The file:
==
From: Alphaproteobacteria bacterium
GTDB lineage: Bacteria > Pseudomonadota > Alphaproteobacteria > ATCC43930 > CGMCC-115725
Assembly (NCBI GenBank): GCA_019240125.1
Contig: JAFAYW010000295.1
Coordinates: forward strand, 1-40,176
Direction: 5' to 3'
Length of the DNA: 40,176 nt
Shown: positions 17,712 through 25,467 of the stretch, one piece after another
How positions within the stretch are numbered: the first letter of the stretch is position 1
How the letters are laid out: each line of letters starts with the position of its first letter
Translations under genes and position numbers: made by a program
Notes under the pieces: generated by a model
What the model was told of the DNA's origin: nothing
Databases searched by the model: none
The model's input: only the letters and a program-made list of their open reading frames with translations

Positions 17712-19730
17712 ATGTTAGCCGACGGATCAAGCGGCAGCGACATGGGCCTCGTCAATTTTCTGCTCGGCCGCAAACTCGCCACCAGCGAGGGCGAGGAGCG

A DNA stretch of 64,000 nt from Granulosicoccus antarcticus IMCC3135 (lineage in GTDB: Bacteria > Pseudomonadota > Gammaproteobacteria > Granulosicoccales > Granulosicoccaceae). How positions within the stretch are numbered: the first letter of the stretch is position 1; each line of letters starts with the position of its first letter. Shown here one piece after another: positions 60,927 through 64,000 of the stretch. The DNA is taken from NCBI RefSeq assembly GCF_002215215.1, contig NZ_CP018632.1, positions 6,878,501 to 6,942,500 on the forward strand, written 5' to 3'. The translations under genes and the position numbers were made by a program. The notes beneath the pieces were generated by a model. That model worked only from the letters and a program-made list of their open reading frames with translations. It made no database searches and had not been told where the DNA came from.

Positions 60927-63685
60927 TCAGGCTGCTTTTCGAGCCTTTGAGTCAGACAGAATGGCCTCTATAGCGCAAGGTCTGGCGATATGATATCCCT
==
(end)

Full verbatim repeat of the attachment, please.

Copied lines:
From: Alphaproteobacteria bacterium
GTDB lineage: Bacteria > Pseudomonadota > Alphaproteobacteria > ATCC43930 > CGMCC-115725
Assembly (NCBI GenBank): GCA_019240125.1
Contig: JAFAYW010000295.1
Coordinates: forward strand, 1-40,176
Direction: 5' to 3'
Length of the DNA: 40,176 nt
Shown: positions 17,712 through 25,467 of the stretch, one piece after another
How positions within the stretch are numbered: the first letter of the stretch is position 1
How the letters are laid out: each line of letters starts with the position of its first letter
Translations under genes and position numbers: made by a program
Notes under the pieces: generated by a model
What the model was told of the DNA's origin: nothing
Databases searched by the model: none
The model's input: only the letters and a program-made list of their open reading frames with translations

Positions 17712-19730
17712 ATGTTAGCCGACGGATCAAGCGGCAGCGACATGGGCCTCGTCAATTTTCTGCTCGGCCGCAAACTCGCCACCAGCGAGGGCGAGGAGCG

A DNA stretch of 64,000 nt from Granulosicoccus antarcticus IMCC3135 (lineage in GTDB: Bacteria > Pseudomonadota > Gammaproteobacteria > Granulosicoccales > Granulosicoccaceae). How positions within the stretch are numbered: the first letter of the stretch is position 1; each line of letters starts with the position of its first letter. Shown here one piece after another: positions 60,927 through 64,000 of the stretch. The DNA is taken from NCBI RefSeq assembly GCF_002215215.1, contig NZ_CP018632.1, positions 6,878,501 to 6,942,500 on the forward strand, written 5' to 3'. The translations under genes and the position numbers were made by a program. The notes beneath the pieces were generated by a model. That model worked only from the letters and a program-made list of their open reading frames with translations. It made no database searches and had not been told where the DNA came from.

Positions 60927-63685
60927 TCAGGCTGCTTTTCGAGCCTTTGAGTCAGACAGAATGGCCTCTATAGCGCAAGGTCTGGCGATATGATATCCCT